Ready…Set…Hack!

HackMIT: Hack to the Future

In the past couple of months, UnifyID has been busy attending university hackathons at MIT and UC Berkeley. What this means is hours and hours of non-stop hacking, but it also means unlimited snacks, mini midnight workouts, and lots of young, passionate coders working to create impactful projects.

On September 16, John Whaley flew to Cambridge, Massachusetts to attend HackMIT: Hack to the Future where he had the opportunity to meet more than 1500 students from all different universities. Representing a16z, John participated in a fireside chat where he covered a variety of topics including what it’s like to work in a startup, choosing industry versus graduate school, and building a company on machine learning. He discussed the fundamentals of entrepreneurship, team-building, fundraising, and more, as students picked his brain about technical topics and career advice. Later, John was able to speak more in depth during his tech talk about UnifyID and identifying individuals based on gait. Students were deeply interested in the problem UnifyID is trying to solve as well as the impact and intellectual aspect of UnifyID’s approach to the issue.

John poses with a16z representative Nigel at HackMIT.

Aside from his fireside chat and tech talk, John had the opportunity to mentor hackers in their own projects. His favorite part was meeting and interacting with all of the students, seeing their ambition, passion, and genuine interest in the projects that they were working on. He also enjoyed the intense energy in the arena, choosing to stay and mentor hackers until 3am.

After 24 hours of hard work and non stop hacking at MIT, many groups of students presented their projects. Projects covered a wide range of topics from virtual reality games to homework-help mobile applications. Even though John had been to plenty of hackathons in the past, he was still amazed by the caliber and level of innovation that the students were able to reach in their projects. The first place prize ended up going to a group of students who created Pixelator, “a simple product that sharpens blurry images without a lot of code.”

Cal Hacks 4.0

A few weeks later, on October 6, Andres Castaneda crossed the Bay to attend Cal Hacks 4.0 at the UC Berkeley Stadium. With nearly 1500 students listening, he gave a presentation about UnifyID’s Android SDK and API, receiving a positive response from students who believed it was a revolutionary idea. Similar to John at MIT, Andres also had the opportunity to mentor up-and-coming hackers. For 36 hours, he helped students solve technical challenges as they competed for over $100,000 in prizes, including UnifyID’s contribution: a $300 Amazon giftcard and a Rick and Morty card game.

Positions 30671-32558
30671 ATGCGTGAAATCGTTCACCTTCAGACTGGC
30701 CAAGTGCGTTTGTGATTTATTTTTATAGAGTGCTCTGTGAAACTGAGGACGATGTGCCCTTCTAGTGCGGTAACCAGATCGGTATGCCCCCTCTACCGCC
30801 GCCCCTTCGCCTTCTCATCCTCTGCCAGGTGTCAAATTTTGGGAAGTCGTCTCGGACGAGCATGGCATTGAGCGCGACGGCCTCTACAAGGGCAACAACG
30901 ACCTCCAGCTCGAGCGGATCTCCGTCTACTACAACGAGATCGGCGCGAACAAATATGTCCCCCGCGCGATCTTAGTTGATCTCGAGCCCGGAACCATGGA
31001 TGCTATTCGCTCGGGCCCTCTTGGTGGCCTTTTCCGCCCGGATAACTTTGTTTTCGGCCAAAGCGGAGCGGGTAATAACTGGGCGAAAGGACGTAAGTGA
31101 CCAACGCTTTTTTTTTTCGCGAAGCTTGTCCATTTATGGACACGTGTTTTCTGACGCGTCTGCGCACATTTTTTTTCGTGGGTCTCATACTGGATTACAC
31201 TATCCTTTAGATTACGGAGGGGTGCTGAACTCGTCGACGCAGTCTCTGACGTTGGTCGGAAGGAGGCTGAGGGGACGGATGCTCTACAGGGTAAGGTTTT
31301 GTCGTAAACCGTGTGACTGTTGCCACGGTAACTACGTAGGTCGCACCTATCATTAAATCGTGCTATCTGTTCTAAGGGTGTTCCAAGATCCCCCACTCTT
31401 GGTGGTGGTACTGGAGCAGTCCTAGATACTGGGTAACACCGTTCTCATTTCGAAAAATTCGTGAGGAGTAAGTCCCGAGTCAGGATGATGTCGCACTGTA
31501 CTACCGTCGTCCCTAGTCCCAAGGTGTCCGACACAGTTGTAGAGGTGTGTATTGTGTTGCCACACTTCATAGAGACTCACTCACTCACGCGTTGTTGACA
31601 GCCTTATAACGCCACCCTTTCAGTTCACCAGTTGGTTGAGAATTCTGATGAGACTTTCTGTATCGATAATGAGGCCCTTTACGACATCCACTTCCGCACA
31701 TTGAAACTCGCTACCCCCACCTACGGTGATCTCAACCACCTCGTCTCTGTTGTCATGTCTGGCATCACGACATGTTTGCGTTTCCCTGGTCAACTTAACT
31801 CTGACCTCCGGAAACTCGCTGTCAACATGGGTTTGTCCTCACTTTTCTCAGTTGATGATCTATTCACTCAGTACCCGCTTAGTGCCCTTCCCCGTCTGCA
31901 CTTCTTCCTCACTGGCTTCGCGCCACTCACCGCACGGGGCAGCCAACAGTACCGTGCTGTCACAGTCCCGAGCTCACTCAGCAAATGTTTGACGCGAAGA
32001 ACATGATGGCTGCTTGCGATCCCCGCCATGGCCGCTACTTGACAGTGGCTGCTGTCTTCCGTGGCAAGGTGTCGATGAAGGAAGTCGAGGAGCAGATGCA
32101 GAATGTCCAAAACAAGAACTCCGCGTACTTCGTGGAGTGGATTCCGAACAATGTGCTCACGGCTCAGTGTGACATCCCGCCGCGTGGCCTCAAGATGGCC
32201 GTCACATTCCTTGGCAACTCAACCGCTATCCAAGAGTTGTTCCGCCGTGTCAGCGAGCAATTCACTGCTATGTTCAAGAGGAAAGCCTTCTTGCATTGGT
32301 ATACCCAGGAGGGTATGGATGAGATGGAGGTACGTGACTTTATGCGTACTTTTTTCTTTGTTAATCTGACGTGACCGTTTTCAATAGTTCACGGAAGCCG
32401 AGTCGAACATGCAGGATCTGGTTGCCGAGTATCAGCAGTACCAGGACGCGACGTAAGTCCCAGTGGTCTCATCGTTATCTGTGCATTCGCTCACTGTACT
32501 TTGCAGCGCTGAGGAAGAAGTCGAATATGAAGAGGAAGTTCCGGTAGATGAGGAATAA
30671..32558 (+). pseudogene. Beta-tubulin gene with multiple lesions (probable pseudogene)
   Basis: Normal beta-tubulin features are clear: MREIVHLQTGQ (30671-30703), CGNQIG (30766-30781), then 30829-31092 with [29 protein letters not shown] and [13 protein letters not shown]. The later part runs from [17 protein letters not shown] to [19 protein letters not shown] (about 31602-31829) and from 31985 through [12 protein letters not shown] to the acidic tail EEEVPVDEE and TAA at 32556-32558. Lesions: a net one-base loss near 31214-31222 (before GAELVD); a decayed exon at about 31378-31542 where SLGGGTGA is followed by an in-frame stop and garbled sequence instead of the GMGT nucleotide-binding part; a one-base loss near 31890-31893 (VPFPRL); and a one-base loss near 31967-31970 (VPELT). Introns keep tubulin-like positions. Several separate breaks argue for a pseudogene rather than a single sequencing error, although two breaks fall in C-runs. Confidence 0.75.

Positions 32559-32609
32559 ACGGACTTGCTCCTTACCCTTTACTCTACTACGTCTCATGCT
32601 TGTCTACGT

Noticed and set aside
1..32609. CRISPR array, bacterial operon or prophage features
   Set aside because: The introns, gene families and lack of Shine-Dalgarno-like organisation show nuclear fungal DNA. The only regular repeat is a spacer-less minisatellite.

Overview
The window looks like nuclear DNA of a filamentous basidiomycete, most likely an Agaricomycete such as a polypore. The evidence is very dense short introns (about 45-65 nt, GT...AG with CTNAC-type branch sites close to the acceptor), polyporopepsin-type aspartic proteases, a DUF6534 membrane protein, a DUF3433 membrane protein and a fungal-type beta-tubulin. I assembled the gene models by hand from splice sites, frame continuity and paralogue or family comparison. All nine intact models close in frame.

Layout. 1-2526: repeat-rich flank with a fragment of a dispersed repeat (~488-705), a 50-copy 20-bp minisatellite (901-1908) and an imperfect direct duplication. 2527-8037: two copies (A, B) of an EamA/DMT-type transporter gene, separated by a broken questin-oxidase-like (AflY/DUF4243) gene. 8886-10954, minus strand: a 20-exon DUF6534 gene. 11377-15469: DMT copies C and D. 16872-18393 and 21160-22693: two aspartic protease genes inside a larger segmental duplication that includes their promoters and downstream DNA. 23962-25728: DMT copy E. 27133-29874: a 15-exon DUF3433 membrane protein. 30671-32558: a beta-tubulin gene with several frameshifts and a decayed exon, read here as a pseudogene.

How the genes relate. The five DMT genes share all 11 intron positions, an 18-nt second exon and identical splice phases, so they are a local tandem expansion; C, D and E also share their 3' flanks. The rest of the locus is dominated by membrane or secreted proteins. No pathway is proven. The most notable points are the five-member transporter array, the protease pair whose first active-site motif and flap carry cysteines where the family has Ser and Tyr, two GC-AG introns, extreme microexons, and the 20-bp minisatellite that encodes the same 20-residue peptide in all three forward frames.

Based on the level of positive impact, innovation, and technical difficulty, the winning hack for UnifyID’s prize was Safescape, a mobile application that analyzes real-time news articles and alerts people in areas of “non-safe” events. It uses UnifyID’s Android SDK to validate individuals on the application. Inspired by the recent natural and terror crises occurring globally, Safescape also provides those in danger with potential escape routes, allows them to alert others around them, and contains a simple way to contact loved ones.

Andres’ favorite part about participating in Cal Hacks was “seeing people build a product from 0 to 1 in 36 hours.” He also found it hilarious that many students brought sleeping bags and threw them on the floor for intermittent opportunities to take naps.

Andres poses with mentees and previous UnifyID interns Aditya and Michael.

UnifyID is a strong supporter of hackathons because they provide great opportunities to connect with university students. Witnessing the high caliber of work accomplished at these events, UnifyID is inspired by young hackers who are truly passionate about making an impact in the world. These students represent a large diversity of talent from all different schools and backgrounds and are able to demonstrate what students are interested in nowadays. Additionally, hackathons allow UnifyID the chance to give back to the community. They are not only learning opportunities for up-and-coming hackers, but they also help UnifyID to understand how to cater to students’ interests and needs. After 2 hackathons in the span of one month, UnifyID is channeling its focus back to the day-to-day for now; however, we cannot wait for the next one!